Josephine CHESSON, et al.
MONTGOMERY MUTUAL INSURANCE COMPANY.
Gerald F. Gay (Arnold, Sevel and Gay P.A., Towson, MD), on brief, for petitioners.
Nancy J. Courson (Dirska & Levin, Columbia, MD), on brief, for respondent.
Mark A. Behrens, Esq., Christopher E. Appel, Esq., Shook, Hardy & Bacon, L.L.P., William L. Anderson, Esq., Kieran J. Tuckley, Esq., Crowell & Moring, LLP,
Washington, DC, for amicus curiae brief of Coalition for Litigation Justice, Inc., Chamber of Commerce of the United States of America, American Insurance Association, American Chemistry Council, American Coatings Association, and NFIB Small Business Legal Center in Support of Respondent.
Argued before BARBERA, C.J. HARRELL, BATTAGLIA, GREENE, ADKINS, McDONALD, BELL [*], JJ.
[434 Md. 350] When an expert opinion is offered to support the existence of new or novel scientific theory or methodology, " the basis of that opinion must be shown to be generally accepted as reliable within the expert's particular scientific field." Reed v. State, 283 Md. 374, 381, 391 A.2d 364, 368 (1978), citing Frye v. United States, 293 F. 1013, 1014 (1923). The conundrum presented in the instant Petition for Certiorari  INVOLVES THE MEANING of " general acceptance" in the context of what was offered as a " differential diagnosis"  that [434 Md. 351] exposure to mold in a water-damaged office building allegedly caused non-respiratory neurocognitive and musculoskeletal symptoms.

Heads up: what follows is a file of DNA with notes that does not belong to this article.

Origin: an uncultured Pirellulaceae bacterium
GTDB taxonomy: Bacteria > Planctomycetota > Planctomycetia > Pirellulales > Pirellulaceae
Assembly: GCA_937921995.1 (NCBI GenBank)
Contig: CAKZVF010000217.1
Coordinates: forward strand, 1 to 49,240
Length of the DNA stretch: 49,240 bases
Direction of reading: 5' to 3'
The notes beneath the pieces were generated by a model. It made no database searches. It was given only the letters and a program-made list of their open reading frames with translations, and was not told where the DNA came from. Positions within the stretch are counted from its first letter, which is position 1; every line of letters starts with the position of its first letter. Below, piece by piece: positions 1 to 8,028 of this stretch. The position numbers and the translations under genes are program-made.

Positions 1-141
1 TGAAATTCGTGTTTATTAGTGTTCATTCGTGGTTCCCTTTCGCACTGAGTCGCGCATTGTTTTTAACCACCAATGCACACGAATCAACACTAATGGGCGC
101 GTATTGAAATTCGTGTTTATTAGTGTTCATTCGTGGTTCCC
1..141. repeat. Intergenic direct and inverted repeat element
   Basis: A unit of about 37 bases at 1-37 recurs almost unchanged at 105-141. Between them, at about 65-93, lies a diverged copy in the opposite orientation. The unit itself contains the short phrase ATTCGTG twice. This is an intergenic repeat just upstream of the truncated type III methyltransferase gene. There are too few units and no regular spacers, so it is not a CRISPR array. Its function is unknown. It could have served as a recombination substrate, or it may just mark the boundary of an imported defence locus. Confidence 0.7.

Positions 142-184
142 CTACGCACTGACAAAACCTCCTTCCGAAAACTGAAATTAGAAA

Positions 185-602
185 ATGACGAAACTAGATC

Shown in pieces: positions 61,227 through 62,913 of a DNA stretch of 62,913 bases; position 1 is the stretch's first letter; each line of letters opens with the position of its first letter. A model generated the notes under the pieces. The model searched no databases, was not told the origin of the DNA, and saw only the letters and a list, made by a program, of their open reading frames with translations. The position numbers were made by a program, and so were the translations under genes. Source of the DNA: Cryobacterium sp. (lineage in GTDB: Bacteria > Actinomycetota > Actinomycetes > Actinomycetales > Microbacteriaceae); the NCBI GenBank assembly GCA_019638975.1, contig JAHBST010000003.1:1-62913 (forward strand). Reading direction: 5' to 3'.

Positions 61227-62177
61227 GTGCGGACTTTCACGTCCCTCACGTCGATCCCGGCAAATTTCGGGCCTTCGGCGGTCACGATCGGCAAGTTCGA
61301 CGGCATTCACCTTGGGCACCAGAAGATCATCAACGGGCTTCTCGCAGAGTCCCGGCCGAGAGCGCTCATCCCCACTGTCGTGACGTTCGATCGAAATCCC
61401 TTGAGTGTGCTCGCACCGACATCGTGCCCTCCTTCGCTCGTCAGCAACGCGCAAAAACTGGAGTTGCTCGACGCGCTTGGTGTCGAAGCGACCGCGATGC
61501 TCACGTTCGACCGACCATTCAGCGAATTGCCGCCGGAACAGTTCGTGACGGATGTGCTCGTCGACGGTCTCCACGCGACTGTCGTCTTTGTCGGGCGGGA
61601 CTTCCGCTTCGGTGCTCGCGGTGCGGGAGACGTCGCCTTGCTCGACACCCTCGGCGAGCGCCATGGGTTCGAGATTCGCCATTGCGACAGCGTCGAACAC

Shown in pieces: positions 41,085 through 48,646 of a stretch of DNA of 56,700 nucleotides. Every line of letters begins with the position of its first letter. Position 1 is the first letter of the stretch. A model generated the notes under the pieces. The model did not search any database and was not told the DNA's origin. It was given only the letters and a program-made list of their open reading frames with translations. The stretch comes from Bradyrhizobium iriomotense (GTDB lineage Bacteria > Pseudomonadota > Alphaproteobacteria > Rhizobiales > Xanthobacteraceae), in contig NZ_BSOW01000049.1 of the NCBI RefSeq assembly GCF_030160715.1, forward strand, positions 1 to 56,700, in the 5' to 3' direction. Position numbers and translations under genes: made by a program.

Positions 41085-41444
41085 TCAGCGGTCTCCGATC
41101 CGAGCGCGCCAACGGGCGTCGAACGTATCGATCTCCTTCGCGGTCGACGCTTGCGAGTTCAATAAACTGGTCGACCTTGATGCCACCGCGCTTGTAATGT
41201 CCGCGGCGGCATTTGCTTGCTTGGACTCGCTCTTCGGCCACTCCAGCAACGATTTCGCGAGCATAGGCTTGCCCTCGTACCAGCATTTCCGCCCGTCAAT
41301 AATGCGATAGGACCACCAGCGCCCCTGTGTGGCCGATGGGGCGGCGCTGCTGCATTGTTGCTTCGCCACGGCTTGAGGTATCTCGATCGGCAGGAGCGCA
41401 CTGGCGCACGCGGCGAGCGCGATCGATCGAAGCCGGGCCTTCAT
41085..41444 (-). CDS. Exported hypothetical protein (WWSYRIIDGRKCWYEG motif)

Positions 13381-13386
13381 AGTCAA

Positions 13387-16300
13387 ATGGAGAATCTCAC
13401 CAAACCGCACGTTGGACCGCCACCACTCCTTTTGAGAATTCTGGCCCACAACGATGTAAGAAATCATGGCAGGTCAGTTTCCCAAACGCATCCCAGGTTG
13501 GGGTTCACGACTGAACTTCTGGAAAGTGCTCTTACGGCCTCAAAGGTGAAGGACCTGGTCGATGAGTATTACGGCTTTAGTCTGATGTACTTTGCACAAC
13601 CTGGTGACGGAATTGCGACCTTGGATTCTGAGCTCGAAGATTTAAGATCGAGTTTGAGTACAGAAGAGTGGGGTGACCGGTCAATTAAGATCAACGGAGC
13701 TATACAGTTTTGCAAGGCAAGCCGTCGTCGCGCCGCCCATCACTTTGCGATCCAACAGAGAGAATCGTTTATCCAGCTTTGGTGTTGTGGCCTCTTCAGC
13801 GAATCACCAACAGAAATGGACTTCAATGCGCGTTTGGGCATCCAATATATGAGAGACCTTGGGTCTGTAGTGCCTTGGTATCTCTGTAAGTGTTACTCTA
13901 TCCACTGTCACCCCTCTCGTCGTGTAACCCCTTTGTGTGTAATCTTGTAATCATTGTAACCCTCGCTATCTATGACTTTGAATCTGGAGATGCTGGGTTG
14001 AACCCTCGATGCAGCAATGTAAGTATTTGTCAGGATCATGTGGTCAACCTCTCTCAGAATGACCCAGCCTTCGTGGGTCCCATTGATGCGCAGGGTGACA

The general acceptance test imposes a significant gate-keeping role on the judge to determine whether a scientific theory or methodology should be admitted for consideration by the jury. Blackwell v. Wyeth, 408 Md. 575, 591, 971 A.2d 235, 245 (2009). The test originated in Frye v. United States, 293 F. 1013 (D.C.Cir.1923), and was adopted by this Court in Reed v. State, 283 Md. 374, 389, 391 A.2d 364, 372 (1978). Writing for the Court in Reed, Judge John C. Eldridge explained that a novel scientific technique may be admitted in evidence only after a judge determines that it is recognized as demonstrable, as opposed to unverified, by the relevant scientific community:
" Just when a scientific principle or discovery crosses the line between the experimental and demonstrable stages is difficult to define. Somewhere in this twilight zone the evidential force of the principle must be recognized, and while courts will go a long way in admitting
expert testimony deduced from a well-recognized scientific principle or discovery, the thing from which the deduction is made must be sufficiently established to have gained general acceptance in the particular field in which it belongs. "